London Heathrow's gleaming new passenger terminal has opened to its first passengers in a soft launch designed to avoid the glitches that plagued its last major terminal launch.
CNN had a preview earlier this year of what its chief architect says is a "cathedral for the 21st century" that'll change air travel for good.
Terminal 2, otherwise known as the Queen's Terminal, features vaulted ceilings filled with natural light that are designed to guide up to 20 million passengers a year exactly to where they want to be.
Disappointingly, it still looks like an airport building anywhere in the world.
That's not to say it doesn't have its merits -- as airport buildings go, Queen's Terminal will certainly be among the most pleasant.
It'll also help ease some of the air traffic congestion that has left Heathrow struggling to maintain its former status as Europe's chief aviation hub against rivals serving Amsterdam and Frankfurt.
The terminal was first showcased when journalists were invited to the unveiling of a gigantic airborne sculpture of twisting metal.
Chef Heston Blumenthal explains how he's making fantastic food fast for Heathrow's new Terminal 2.
The 78-meter aluminum work entitled "Slipstream" was created by artist Richard Wilson to fill a wide atrium that passengers will cross when connecting to road and rail networks.
Inspired by the turbulence of a tumbling plane, it hangs from a series of pillars and resembles the riveted fuselage of a muscular vintage aircraft -- and a whale.
"It is a statement that says you've arrived in the cultural capital of the world," says Wilson.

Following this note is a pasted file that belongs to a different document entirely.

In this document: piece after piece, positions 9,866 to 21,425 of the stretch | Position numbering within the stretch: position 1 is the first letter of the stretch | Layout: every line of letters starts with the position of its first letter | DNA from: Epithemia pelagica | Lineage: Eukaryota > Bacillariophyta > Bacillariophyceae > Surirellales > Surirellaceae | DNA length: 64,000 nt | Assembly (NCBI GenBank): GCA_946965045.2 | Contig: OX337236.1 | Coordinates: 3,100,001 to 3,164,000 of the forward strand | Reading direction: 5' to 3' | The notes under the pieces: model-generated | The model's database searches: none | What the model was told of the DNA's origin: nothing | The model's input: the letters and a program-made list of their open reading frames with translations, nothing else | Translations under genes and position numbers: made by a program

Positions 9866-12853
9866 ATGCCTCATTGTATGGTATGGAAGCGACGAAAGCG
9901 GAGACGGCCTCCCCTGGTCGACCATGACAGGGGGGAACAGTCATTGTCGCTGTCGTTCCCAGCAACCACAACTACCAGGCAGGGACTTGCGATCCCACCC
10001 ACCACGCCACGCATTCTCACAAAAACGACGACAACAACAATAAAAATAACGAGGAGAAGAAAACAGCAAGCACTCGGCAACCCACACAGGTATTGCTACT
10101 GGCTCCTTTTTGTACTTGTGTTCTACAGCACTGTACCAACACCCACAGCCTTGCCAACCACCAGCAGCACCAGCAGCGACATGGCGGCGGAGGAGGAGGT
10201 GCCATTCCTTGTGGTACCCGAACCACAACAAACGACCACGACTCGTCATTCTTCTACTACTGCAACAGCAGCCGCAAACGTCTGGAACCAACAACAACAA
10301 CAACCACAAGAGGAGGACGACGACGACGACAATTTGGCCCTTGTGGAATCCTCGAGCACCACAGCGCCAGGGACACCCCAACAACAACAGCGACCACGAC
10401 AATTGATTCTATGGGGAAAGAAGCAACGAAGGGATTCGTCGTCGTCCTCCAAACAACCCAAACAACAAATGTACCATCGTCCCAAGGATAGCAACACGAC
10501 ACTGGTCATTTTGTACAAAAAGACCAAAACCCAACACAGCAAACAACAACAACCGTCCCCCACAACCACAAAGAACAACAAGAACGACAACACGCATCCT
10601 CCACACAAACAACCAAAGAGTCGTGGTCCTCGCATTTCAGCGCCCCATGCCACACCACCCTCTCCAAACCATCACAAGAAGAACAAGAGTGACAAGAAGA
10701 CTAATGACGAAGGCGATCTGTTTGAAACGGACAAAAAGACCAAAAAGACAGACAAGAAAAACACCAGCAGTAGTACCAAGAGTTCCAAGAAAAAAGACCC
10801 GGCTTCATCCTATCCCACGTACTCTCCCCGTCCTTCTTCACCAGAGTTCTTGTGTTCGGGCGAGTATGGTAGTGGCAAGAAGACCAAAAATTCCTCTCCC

Moving on through the airport, travelers pass through a broad hall filled with rows of security gates and into a huge central atrium that contains the lounge, shopping and dining areas.
There's more sculpture here, although on a less impressive scale -- one artwork resembles a tangle of windshield wipers.
Overhead, the undulating steel-framed roof is illuminated by glass skylights and LEDs that lead architect Luis Vidal says will change color "to accommodate the mood of the passenger."
The lounge is bordered on one side by vast windows that look out onto the airport canopy, with most gates within just a few minutes' walk.
"It's a very legible building," says Vidal, who describes his Terminal as a "piazza" to rival London's Covent Garden that will become a destination in its own right.
"Passengers can understand it very easily," says Vidal. "You can see how far you are from your plane, which makes you more relaxed."
The $4.2 billion building is certainly an improvement on the oppressive low ceilings and cramped quarters of the old Terminal 2, which closed five years ago after more than 50 years of service.
It will accommodate 26 airlines, including United, Air Canada, Air New Zealand, Singapore Airlines and others among the global Star Alliance, and connect to more than 50 destinations.
"Nowhere else in the world do you have as many airlines flying to a single airport as you do in London," says Mark Schwab, Star Alliance's CEO.
Heathrow officials hope by easing the new terminal into operation they will lessen the risk of repeating the chaos that engulfed the 2008 launch of the airport's prestigious Terminal 5.
The new terminal arrives amid a campaign, led by London mayor Boris Johnson, to close Heathrow and build a new high-capacity airport in a river estuary on the other side of the city.
It's a plan unlikely to derail Heathrow's $18.5 billion long-term plan to remodel the airport along the lines of Atlanta's Hartsfield-Jackson airport -- the world's busiest.
Holland-Kaye said the Terminal 2 would help alleviate some of the current problems, but officials would still pursue a "politically complex" campaign to build an environmentally controversial third runway.
"We are ready and able and have private money to deliver the hub airport that Britain needs and deserves," he said.